What products are they added to? Toothpaste, body washes, facial cleansers, lipsticks, bath salts and bubble bath, lip balm, styling gel, eyeliner, conditioner, tooth whiteners, mouth wash, and many more.
Why are they toxic or harmful? Strong irritant, environmental toxin. Other names include:
- Sodium dodecyl sulphate
- Sulfuric acid
- Monododecyl ester
Alternatives: Choose decyl, lauryl, and coco glucoside over ethanolamines (that produce 1,4 dioxane.) Also, sodium coco sulphate (SCS).
Are they a suitable substitute? SCS contains 50% SLS so it’s not the perfect alternative, it is just less of an irritant than SLS. Both chemicals go through the same process to get to the end product.
Natural alternatives: Plant-derived nonionic surfactants like those mentioned above, as well as Caprylyl/Capryl glucoside and sucrose glycolate.
What is their job? Solvents fragrance ingredient (carriers), and plasticizers
Why are they used? To lend softness in the form of a thin film in products like hair sprays and nail polish.
What products are they added to? Hairsprays, aftershaves, soaps, nail polish, shampoos.
Why are they toxic or harmful? According to EWG’s Skin Deep database, phthalates are endocrine disruptors, have high toxicity towards non-reproductive organs, and are bioaccumulative. Phthalates are banned in the EU. Tests on rats showed sperm and fertility issues.
The most harmful phthalates are:
- DBP (dibutyl phthalate)
- DMP (dimethyl phthalate)
- DEP (diethyl phthalate)
Alternatives: Terephthalate because it shows no sign of endocrine disruption in animals.
Natural Alternatives: The best option is to choose fragrance-free products or use natural beauty products that are scented with essential oils. Bear in mind many plant extracts are irritants in their own right.
7. Ethanolamines – DEA, TEA, MEA
What is their job? Ethanolamines are comprised of amino acids and alcohols. They act as foaming agents, emulsifiers, and surfactants. There is an ethylene oxide/ammonia reaction. This means this chemical group will also release 1,4 dioxane and pose similar risks to phthalates and sodium sulphates (SLSs and SLESs). They are also used in fragrances.
Why are they used? They are used as pH adjusters. In cosmetics, formulations have to result in a product with a specific pH to maintain its efficacy and potency. If the pH of one chemical reacts with the pH of another it can either cancel the reactions out or create adverse reactions. Ethanolamines get added to enhance the blending by adjusting pH levels. They also act as foaming agents. The foam allows the product to spread further, penetrate deeper and cleanse thoroughly.
The main ethanolamines are DEA (diethanolamine), TEA (triethanolamine), and MEA (monoethanolamine). DEA is very restricted, classified as toxic to non-reproductive organs and the nervous system. When contaminated with nitrosamines it’s carcinogenic. It scores a 10 on the EWG Skin Deep database. (1 is safe, 10 is toxic).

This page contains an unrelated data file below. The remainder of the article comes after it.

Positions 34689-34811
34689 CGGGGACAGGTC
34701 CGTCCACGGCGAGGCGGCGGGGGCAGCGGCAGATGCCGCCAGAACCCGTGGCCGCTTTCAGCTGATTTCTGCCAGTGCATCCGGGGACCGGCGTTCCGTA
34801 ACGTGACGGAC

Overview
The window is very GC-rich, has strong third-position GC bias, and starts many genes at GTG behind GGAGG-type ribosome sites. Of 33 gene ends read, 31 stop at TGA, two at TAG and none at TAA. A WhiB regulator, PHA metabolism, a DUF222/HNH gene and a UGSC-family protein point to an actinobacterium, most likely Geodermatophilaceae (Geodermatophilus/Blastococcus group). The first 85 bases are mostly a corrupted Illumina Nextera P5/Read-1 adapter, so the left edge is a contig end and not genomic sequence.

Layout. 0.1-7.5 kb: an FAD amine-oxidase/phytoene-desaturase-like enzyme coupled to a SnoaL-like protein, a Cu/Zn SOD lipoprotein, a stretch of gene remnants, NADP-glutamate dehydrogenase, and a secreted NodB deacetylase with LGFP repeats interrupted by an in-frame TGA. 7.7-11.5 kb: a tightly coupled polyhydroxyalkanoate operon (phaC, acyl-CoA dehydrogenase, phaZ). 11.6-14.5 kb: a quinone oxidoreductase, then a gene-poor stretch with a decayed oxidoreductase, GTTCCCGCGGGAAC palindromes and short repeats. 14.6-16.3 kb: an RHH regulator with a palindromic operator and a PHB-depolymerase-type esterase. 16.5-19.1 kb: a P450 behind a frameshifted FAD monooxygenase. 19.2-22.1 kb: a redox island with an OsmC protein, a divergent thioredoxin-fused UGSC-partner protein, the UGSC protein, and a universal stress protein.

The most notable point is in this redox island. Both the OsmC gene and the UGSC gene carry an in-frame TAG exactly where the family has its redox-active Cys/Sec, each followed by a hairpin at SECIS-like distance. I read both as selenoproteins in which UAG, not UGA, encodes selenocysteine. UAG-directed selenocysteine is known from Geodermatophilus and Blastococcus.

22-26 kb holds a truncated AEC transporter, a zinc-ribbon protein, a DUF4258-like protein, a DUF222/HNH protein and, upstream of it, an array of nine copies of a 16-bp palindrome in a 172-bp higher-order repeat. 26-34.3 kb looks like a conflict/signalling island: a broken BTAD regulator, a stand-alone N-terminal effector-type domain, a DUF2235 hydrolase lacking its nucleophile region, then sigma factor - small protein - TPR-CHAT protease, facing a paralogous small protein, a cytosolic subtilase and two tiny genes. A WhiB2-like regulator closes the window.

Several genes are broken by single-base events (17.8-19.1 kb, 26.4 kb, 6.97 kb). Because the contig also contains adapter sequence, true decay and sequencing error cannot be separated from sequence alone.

- DEA is an emulsifier
- TEA is a fragrance, an emulsifying agent, and a pH adjuster
What products are they added to? Hair colours and bleaches, shampoos, body washes, hair treatments and serums, liquid hand soaps,
Why are they toxic or harmful? DEA, TEA, and MEA are restricted by the EU. Use is restricted and occupational hazard risk is high. Non-reproductive organ toxicity is average. Skin irritation is a low risk. But allergens and autoimmune toxicity are moderately dangerous. But only when they react with certain preservatives that break down into nitrogen. These nitrosamines are carcinogenic.
Alternatives: Nothing suitable found yet 
8. Heavy Metals
Heavy metals are often found in cosmetics, in levels that are cause for concern. The EU Cosmetics regulations prohibit the use of heavy metals in cosmetics but the problem is that they creep in as impurities, due to poor manufacturing and during the sourcing and harvesting of raw materials.
Their presence can cause skin allergies, irritations and other serious problems. Many countries have made it a legal requirement to test for heavy metals. The ASEAN countries, including Korea and Saudi Arabia, enforce this requirement. For cosmetic manufacturers wanting to break into these markets, getting products tested for heavy metals is a good place to start.
Results of tested products differ, country to country. For example, WHO and EU testing found lead, cadmium, and chromium levels in excess in certain lightening creams but in Canada, only lead was found in excess. 
Look out for ingredients labelled:
- Lead acetate
- Hydrogenated cottonseed oil
- Sodium hexametaphosphate
The problem is similar to 1,4-dioxane, in that the heavy metal contaminants will not appear on the labels.
What is their job? Silicones in cosmetics are liquid polymers. They are inert (inactive) chemicals so they do not nourish or replenish the skin and hair. They are humectants, surfactants, emollients, and emulsifiers. They enhance and regulate viscosity. All these attributes make for a better end product as a whole. There are about 25 ingredients that are classed as silicones and the majority of these are deemed safe due to lack of data more than anything else.